There have been a number of stories this week around the online rightwing about how Sweden and the Nordic countries have moved right, probably inspired by this Economist story. The story describes nations that seem hardcore Thatcherite:
- * Taxes have been cut: the corporate rate is 22%, far lower than America’s.
- * [Sweden’s] budget deficit is 0.3% of GDP; America’s is 7%.
- * Denmark and Norway allow private firms to run public hospitals.
- * Sweden has a universal system of school vouchers, with private for-profit schools competing with public schools.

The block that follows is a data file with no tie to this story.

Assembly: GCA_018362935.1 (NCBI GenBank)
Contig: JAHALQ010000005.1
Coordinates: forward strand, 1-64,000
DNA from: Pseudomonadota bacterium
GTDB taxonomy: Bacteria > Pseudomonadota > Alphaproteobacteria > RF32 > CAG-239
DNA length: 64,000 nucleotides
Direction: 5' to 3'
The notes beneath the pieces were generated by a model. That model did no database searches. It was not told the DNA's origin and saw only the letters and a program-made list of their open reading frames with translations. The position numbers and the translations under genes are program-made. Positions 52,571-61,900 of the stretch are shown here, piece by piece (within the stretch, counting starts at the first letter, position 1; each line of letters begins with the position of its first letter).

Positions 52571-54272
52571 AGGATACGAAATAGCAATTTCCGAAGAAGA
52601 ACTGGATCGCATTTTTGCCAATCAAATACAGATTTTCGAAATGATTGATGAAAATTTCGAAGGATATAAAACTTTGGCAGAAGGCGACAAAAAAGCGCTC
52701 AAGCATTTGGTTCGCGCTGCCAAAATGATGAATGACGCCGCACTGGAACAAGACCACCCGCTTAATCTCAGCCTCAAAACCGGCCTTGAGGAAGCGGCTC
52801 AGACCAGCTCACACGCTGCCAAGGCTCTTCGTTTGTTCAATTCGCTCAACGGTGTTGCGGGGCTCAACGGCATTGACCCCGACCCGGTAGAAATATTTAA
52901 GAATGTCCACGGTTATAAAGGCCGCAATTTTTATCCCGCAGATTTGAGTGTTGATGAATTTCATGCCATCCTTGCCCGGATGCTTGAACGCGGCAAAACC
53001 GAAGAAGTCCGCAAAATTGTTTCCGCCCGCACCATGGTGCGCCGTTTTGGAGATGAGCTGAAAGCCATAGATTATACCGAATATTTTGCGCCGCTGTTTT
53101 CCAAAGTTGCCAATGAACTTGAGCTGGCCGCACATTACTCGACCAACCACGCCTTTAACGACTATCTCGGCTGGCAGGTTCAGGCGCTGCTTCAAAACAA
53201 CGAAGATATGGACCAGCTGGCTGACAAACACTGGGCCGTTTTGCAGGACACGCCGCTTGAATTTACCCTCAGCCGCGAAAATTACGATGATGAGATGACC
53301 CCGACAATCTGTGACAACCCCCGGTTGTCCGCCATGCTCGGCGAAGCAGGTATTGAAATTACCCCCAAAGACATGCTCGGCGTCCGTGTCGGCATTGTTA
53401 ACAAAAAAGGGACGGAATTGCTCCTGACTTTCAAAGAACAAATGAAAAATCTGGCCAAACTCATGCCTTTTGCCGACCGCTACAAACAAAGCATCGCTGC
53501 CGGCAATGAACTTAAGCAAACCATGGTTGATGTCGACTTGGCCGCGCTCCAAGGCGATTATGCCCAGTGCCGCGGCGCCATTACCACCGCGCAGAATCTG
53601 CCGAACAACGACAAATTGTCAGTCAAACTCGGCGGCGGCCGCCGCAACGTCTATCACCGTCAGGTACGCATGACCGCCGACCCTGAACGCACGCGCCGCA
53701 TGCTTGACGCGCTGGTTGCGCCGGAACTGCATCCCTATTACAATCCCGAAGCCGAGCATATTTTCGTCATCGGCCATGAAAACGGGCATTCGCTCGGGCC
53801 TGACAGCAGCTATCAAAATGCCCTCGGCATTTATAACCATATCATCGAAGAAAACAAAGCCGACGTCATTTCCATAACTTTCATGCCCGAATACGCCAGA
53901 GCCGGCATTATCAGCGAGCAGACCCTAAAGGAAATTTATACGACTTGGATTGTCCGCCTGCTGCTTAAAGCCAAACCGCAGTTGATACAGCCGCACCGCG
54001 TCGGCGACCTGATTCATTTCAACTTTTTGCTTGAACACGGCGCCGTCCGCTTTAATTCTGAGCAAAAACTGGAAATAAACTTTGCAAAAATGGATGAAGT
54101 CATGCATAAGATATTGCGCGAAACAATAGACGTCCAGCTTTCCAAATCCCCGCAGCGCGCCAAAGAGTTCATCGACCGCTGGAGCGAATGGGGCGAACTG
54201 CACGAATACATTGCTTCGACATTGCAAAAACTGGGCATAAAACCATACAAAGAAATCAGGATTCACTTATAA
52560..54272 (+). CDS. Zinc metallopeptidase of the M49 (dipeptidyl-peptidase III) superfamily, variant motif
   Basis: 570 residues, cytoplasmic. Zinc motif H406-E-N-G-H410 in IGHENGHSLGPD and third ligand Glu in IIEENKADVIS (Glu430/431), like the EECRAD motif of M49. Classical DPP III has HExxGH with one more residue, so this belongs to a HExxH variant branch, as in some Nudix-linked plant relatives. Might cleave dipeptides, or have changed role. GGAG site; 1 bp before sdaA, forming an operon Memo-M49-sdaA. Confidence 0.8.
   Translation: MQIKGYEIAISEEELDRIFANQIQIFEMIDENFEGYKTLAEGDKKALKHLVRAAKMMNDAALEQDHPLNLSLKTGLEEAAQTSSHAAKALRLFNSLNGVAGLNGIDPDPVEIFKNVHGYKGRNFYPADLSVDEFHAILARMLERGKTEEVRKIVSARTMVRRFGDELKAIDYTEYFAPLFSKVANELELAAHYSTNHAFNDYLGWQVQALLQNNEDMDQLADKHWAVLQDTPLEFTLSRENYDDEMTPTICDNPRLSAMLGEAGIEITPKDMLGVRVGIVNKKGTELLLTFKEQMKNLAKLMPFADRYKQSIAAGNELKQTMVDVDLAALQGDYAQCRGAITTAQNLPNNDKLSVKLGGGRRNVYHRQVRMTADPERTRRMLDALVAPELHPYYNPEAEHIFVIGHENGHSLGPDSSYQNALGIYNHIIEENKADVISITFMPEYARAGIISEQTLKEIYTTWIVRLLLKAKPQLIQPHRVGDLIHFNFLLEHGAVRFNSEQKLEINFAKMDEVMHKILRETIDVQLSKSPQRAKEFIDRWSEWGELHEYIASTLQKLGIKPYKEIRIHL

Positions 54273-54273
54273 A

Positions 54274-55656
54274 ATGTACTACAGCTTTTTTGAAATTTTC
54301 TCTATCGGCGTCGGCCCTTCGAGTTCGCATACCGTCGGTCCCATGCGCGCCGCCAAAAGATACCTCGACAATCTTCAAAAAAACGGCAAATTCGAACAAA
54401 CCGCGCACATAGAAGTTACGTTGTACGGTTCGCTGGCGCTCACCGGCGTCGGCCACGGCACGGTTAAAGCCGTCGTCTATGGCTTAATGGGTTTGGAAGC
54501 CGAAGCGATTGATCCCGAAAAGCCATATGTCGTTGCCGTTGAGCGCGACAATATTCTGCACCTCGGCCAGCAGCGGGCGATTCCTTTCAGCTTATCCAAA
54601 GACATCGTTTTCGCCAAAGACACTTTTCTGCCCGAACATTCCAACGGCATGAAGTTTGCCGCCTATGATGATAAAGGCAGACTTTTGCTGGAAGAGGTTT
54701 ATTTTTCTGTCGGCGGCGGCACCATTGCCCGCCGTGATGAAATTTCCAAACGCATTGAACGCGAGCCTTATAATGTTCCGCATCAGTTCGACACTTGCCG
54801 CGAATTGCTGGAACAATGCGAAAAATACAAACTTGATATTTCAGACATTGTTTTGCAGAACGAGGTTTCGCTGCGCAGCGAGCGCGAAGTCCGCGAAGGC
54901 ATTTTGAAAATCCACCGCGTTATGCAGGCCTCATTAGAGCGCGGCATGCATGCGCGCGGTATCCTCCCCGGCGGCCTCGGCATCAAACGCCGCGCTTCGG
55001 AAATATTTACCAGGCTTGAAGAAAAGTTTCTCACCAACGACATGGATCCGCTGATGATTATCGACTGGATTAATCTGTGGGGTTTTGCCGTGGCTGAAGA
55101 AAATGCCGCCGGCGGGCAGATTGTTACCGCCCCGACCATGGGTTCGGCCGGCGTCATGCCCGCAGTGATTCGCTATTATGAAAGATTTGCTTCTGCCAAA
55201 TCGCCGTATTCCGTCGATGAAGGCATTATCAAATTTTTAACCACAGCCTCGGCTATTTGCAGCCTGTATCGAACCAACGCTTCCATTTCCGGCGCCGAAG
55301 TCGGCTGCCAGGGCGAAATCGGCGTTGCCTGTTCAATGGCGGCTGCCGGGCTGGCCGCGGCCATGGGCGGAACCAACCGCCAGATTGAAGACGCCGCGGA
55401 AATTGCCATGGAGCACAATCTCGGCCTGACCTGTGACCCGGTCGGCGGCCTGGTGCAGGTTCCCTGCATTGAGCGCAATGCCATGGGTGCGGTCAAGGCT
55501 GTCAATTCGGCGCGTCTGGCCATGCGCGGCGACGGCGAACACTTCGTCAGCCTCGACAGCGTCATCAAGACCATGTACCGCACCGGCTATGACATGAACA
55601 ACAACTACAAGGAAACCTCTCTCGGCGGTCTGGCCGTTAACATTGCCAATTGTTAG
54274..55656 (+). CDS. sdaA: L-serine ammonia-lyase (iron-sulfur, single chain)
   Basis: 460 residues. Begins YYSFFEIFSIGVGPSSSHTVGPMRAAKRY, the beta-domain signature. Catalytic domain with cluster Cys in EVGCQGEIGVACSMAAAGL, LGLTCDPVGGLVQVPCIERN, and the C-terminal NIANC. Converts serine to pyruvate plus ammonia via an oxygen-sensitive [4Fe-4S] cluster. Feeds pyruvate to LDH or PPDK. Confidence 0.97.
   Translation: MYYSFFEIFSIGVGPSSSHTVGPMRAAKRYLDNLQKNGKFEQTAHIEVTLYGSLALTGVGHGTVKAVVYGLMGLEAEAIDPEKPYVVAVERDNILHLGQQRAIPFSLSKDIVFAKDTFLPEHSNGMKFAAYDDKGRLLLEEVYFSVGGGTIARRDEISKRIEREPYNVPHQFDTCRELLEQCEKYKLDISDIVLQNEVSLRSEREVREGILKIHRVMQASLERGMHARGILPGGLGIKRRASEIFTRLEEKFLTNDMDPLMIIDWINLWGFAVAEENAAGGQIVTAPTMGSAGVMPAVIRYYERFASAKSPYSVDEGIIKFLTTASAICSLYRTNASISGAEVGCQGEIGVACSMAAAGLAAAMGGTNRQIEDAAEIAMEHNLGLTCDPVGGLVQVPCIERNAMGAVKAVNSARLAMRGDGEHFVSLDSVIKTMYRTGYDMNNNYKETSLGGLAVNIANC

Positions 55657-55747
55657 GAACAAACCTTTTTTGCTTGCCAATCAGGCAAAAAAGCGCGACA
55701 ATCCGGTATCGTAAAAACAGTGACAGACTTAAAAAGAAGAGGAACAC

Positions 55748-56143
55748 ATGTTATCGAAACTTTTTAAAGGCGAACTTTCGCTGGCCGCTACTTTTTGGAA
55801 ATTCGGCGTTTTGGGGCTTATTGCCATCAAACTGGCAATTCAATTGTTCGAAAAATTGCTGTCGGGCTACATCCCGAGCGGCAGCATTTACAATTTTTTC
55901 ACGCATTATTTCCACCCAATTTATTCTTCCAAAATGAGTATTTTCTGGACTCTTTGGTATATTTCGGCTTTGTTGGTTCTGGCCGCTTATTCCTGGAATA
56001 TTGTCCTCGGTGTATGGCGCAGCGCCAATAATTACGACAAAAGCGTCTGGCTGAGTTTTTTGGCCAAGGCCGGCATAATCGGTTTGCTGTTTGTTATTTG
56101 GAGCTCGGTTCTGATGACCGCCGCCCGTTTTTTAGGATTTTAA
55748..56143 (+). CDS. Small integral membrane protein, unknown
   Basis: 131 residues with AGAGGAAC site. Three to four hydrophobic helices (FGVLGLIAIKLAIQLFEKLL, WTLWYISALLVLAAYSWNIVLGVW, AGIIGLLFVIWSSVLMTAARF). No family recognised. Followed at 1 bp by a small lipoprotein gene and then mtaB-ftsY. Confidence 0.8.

“All rights and obligations are stipulated in the semi-dispositive Employment Codetermination in the Workplace Act (MBL 1976:580). The purpose of the statute is to give employees and their representatives the right to participate in and negotiate with their employers. The law also ensures freedom of association, the right for employees to receive information from employers as well as the rights and obligations of collective bargaining, strikes, mediation etc. Although the act ensures all these basic rights and obligations, the Swedish system relies on partners to self-regulate via collective bargaining. The self-regulation is made possible because collective agreements have the status of civil law agreements. This means that issues such as equality between the genders, wages, work environment policies and other issues that are specific to the sectors are regulated in the sectoral collective agreements without intervention from the state.”